Stack Overflow is a community of 4.7 million programmers, just like you, helping each other.

Join them; it only takes a minute:

Sign up
Join the Stack Overflow community to:
  1. Ask programming questions
  2. Answer and help your peers
  3. Get recognized for your expertise

I'v created a Notepad-like application and if I load a 1MB file into the textbox, it takes about 1 minute. The Visual Studio Binary editor displays lines, Hex, and ascii versions in a fraction of a second. How do they get the data into the textbox so quickly? Thanks

share|improve this question
The standard text box control doesn't like to contain a lot of data. Incidentally, the older versions of Notepad have much the same problem as your app; ever tried to use it to open a multi-MB file? – Dan Bryant Apr 25 '10 at 14:38
one minute? How do you load it? One byte at a time? – Nick Dandoulakis Apr 25 '10 at 14:56
up vote 9 down vote accepted

They only read enough of the file to display what is viewable on screen. In other words, if your UI can only display 100 bytes at a time, you only need to read 100 bytes to fill the screen. If the user scrolls the window, you have to read additional bytes to fill in the missing pieces.

share|improve this answer
lol everyone deleted their posts :-p – jmasterx Apr 25 '10 at 14:11
Well reading is not the problem, its the winGui that is... thanks though – jmasterx Apr 25 '10 at 14:16
Use another GUI widget - some will fire events when the need more data – Chris Hafey Apr 25 '10 at 14:43

I don't mean to be rude. Just hope to help and clarify: You mentioned in a reply that reading is not the problem and that the win32 guy was the problem. But I really doubt that.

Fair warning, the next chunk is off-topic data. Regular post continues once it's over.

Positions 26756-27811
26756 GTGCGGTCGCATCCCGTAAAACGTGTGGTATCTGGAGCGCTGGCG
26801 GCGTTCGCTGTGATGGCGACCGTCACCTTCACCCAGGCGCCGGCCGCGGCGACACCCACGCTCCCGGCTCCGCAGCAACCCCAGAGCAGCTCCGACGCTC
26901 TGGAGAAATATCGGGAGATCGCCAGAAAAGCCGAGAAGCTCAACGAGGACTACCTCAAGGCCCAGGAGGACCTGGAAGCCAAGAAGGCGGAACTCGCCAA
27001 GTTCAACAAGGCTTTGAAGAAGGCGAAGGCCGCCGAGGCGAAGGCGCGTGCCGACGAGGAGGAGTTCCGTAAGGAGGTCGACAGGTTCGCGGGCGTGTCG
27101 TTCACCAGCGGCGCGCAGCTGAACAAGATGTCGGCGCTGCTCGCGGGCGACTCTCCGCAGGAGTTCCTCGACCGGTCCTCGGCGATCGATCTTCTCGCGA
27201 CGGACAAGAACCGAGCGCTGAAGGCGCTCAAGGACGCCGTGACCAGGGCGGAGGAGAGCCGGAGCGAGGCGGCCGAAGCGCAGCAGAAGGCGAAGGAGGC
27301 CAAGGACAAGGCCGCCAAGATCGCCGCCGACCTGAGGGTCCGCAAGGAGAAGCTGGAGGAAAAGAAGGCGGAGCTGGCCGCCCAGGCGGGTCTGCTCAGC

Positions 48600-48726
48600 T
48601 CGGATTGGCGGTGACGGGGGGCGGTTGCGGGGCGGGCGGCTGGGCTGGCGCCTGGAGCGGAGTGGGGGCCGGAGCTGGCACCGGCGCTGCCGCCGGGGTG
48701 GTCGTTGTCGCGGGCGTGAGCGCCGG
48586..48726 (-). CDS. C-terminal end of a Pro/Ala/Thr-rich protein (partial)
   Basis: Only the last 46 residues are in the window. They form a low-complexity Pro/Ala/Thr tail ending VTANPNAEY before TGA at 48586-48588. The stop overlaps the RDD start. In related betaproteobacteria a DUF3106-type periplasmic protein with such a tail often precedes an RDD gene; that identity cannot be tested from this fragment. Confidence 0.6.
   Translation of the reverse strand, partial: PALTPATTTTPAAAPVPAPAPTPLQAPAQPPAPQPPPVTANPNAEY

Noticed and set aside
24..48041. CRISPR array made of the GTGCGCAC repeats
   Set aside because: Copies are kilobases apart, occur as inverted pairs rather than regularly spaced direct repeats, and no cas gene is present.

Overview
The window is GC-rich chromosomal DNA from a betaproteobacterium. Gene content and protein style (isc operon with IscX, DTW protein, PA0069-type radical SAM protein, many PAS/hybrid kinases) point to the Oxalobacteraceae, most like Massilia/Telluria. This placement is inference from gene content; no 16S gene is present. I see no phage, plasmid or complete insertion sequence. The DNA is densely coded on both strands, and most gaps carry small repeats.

First things first, disc access is monumentally slow compared to anything GUI related. Even if you set an EDIT box to contain some very large amount of text it's essentially just a memcpy and a repaint.

There is a bit of processing involved. The string must be walked through to find newlines. And if you are word-wrapping it would have to keep adding the next letter's width until you go beyond the allowed width. But both of those are pretty darn fast compared to reading from disc.

So are you really, truly sure it is a GUI speed issue and not a reading issue? Can you provide times on both? I just find it so hard to believe that the GUI is the issue here...

share|improve this answer
Then how come in cmd I'm able to output it in a second? I also added a messagebox right after the buffer is filled and this was lightening fast... I promise it is the paint event that kills it because GDI sucks. – jmasterx May 5 '10 at 12:00
That's very difficult for me to answer without seeing your code. There could be a million things slowing it down. I can't just guess at what's going on. If you are reading a byte at a time and the appending the byte you are doing that many memcpys, walks, word-wrapping tests, and paints. That would be slow. But even then, the problem isn't because the GUI is slow. It's because you are telling it to do 1,048,575 times the work it should have to do (1MB file). – ProgramMax May 5 '10 at 18:49

Your Answer


By posting your answer, you agree to the privacy policy and terms of service.

Not the answer you're looking for? Browse other questions tagged or ask your own question.